When Jesus says Stay

“As he (Jesus) was getting into the boat, the man who had been possessed with demons begged him that he might be with him. And he did not permit him but said to him, “Go home to your friends and tell them how much the Lord has done for you, and how he has had mercy on you.” – Mark 5:18-19.

The context of this story is one that is fairly well known by readers of the Bible (Mark 5:1-20). Jesus and his disciples have gone across the sea of Galilee, and into the country of the Gerasenes. Upon arriving there, Jesus is immediately confronted by a demon possessed man who was living among the tombs outside of the city. The reader is told that many attempts had been made to shackle and subdue this man, but each time the people were unable to bound the possessed man because of his great strength. The man was known to be suffering greatly from the demonic oppression as we are told, “night and day…he was always crying out and cutting himself.” When seeing Jesus, the demon possessed man ran and fell at the feet of the Lord, and pleaded with him, “What have you to do with me, Jesus, Son of the Most High God?” Mark tells us that Jesus had been calling the demons to come out of the man, and surely this was causing great anguish inside the man. Jesus asks what the man’s name is, to which the well known response is given, “My name is Legion, for we are many.”

After revealing their identity, the demons plead with Jesus not to send them out of the country, but into a nearby heard of pigs, and Jesus “gave them permission” to do so. When the unclean spirits entered the herd of swine, the herd “rushed down a steep bank and into the sea and drowned.” The herdsman when and told the city of the chaos that had just ensued. The city came down to see what had happened, and there they saw the man who once was an object of their torment, now free from his bondage and in a right state of mind, and then they saw the 2,000 dead swine, and what did they do? They begged Jesus to leave. So Jesus did just that. As his disciples and him were boarding the boat, the young man who had been freed from his bondage rightly begs Jesus that he be allowed to come with him. Jesus, however, does not permit the man to come, but tells him to stay, and to tell all of his friends and those around what “the Lord has done for you.”

There is so much in this story that could be unfolded: the Sovereignty of Jesus over the demons, the negative reaction of the city regarding Jesus’ powerful redemption, but I wish to briefly comment on the way the story ends with Jesus asking the redeemed man to stay. Doesn’t Jesus know that people are going to be highly skeptical of being around this man, much less listening to what he has to say? This was a man that they would all recall their attempts to subdue, and the cries they would hear coming from the mountain. Doesn’t Jesus know that this man longs to be right next to his Savior? Of course he does. Jesus knows all of these things, but he also knows that this redeemed man can do far more by staying then leaving.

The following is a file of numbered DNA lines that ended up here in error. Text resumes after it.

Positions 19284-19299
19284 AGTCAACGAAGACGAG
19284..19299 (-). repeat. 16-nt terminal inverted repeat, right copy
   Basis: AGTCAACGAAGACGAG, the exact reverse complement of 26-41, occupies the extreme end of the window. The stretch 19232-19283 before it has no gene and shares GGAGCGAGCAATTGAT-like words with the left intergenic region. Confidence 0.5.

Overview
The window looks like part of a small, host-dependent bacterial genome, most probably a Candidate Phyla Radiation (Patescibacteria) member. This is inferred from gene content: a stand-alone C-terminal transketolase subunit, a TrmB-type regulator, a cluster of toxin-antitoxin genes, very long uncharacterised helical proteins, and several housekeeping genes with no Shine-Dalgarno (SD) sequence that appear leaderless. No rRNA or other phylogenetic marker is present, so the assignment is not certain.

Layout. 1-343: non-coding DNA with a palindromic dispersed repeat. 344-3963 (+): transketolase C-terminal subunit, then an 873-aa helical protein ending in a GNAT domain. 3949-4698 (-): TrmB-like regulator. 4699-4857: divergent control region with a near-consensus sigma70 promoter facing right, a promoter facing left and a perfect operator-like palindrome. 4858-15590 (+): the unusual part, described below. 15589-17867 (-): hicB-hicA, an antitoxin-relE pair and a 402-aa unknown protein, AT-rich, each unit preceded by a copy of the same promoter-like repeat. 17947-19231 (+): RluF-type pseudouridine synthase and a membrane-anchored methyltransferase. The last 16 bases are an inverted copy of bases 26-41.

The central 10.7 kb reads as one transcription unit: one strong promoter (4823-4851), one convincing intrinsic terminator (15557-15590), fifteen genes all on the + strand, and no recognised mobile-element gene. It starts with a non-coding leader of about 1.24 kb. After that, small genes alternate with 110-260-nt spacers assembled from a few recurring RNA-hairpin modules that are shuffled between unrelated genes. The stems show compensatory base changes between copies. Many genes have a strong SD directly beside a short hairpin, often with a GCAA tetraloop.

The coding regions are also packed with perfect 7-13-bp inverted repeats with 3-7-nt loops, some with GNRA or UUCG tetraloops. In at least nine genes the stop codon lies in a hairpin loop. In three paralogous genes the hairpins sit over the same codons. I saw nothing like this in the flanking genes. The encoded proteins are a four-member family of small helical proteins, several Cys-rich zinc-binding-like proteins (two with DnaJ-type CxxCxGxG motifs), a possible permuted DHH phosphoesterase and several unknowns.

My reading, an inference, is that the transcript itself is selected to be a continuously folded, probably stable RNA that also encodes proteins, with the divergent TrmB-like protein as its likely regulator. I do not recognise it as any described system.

Jesus commissions the man to stay and to tell of all that has happened to him. This was this man’s great commission. Of course it was an uphill battle, of course people were going to constantly bring up his past, and fear that he would go right back to being the crazy possessed guy again, but he had a powerful testimony of the redeeming work of the all powerful Savior Jesus Christ, and those people needed to hear it. This is why Jesus asked him to stay, not because it was going to be easy for the man, but because the proclamation of the bondage-breaking work of Christ must go forth into all the world. So maybe you are in a place today where you are begging God to move you or take you somewhere else. If it is God’s will, it will happen. Maybe it’s your work, your home, your ministry, maybe it’s life in general. You just want to leave, but perhaps, just perhaps, God is asking you to stay, and to continue to proclaim all that Jesus has done for you. You may say that is too much of an uphill battle. You are probably right, but “what is impossible for men, is possible for God” (Mk 10:27). Think about how that formerly demon possessed man felt, and look at how that story ended, “He went away and began to proclaim in the Decapolis how much Jesus had done for him, and everyone marveled.” When Christ says to stay, you can be assured that he is doing so for his glory and your good.

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